Programming] got its name when its founder Kent Beck asked the question, ‘What would happen if we took each technique/practice and performed it to the extreme? How would that affect the software process?’” (Lane, 2006) For example, if code reviews and refactoring are a good idea, what happens if we go to the extreme and do continuous code reviews and refactoring? Thus was born the four core practices XP (with an example of each):
XP contains a lot of similar Scrum practices with the engineering elements that Scrum is traditionally missing.
Aligning Agile Across an Organization (If the Shoe Fits…)
At this point, we’ve begun to see that the three organizational levels (Executive, Project Management and Development) align quite nicely with three specific Agile process (Lean, Scrum and XP), respectively. While all of the Agile processes have commonality, their sweet spots are attuned to specific organizational levels: different “views” for different audiences. Lean shines when applied to those with a strategic, organization and shareholder value focus: the Executive. Scrum shines when applied to those with a team organization, management and project delivery focus: the Project Management. Extreme Programming shines when applied to those with a development delivery and tactical focus: the Development. Diagram 1.5 illustrates this concept.
Putting on our System Thinking caps for a moment (and never taking them off), we must remember to address the whole system and not individual parts. Apply Agile across an organization and not at any one single organizational level else we risk organization goal misalignment and an increased chance of failure, or at least less successful than we could have been.
For Your Consideration
What about the technicalities of managing three Agile processes across an organization? In other words, how do you actually make it work? While that answer goes beyond the scope of this article, please consider the following as a potential guideline.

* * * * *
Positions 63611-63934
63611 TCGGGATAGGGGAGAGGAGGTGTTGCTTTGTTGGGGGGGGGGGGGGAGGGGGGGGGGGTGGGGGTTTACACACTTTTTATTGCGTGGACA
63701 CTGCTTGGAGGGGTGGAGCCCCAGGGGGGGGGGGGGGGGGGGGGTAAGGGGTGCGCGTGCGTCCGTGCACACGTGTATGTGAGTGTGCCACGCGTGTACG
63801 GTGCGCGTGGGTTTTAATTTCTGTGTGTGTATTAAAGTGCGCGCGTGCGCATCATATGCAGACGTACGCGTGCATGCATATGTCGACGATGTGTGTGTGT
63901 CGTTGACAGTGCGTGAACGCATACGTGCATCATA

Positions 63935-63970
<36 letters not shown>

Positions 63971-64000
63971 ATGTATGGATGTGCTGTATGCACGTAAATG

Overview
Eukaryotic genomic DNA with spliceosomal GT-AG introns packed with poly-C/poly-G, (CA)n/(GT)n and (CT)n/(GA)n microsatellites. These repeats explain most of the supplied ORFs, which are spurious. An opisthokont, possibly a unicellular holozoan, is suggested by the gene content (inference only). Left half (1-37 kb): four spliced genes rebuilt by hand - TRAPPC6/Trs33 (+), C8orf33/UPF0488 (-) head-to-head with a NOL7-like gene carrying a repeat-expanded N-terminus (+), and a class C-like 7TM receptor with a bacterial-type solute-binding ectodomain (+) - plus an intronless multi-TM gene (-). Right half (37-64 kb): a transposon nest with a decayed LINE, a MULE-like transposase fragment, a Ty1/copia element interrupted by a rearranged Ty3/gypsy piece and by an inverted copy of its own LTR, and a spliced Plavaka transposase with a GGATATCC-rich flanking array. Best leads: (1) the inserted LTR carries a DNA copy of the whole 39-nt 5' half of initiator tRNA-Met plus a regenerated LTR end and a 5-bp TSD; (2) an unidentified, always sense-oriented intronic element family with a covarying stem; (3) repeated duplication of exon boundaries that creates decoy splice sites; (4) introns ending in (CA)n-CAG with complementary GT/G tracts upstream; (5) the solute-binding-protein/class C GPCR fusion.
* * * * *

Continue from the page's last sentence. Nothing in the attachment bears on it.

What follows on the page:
As we all know, companies’ culture and organizational breakdown can differ greatly. At one financial company where I worked, the high-level Managing Directors often boasted that they could still code with the best of them. The corporate focus leaned more towards a tactical mind-set, i.e. XP. In other words, a company’s unique culture and organization will determine the appropriate Agile fit; whether applying Lean, Scrum and XP to the afore mentioned three organizational levels or a mixture of Agile process to the unique corporate tiers. So remember two things: first, Agile promotes fluid and adaptable processes, thus you can practice the “Agile Way” of keeping what works and leaving out what doesn’t. Second, always “System Think” and apply across the organization and not to a single part.
We can view an organization at three levels: the Executive/Project Management Office (PMO), the Management/Project and the Development/Delivery. These levels, each with their own focus, goals and mind-sets, perfectly align with the sweet spots of three Agile processes: Lean, Scrum, and Extreme Programming. By applying these three processes across the organizational levels (System Thinking – applying not just to a single organizational level), we increase our chance of adoption, productivity and general success.
I believe that we are on the verge of inventing a new way of looking at Agile: a maturation and simplification of Agile from numerous processes to a few or even one. Perhaps even a new process might emerge that addresses the needs across an organization. However, creating a new process will take significant fortitude and community accord. As Albert Einstein noted, “Three Rules of Work: out of clutter find simplicity; from discord find harmony; in the middle of difficulty lies opportunity.”
Carnegie, D. (1981).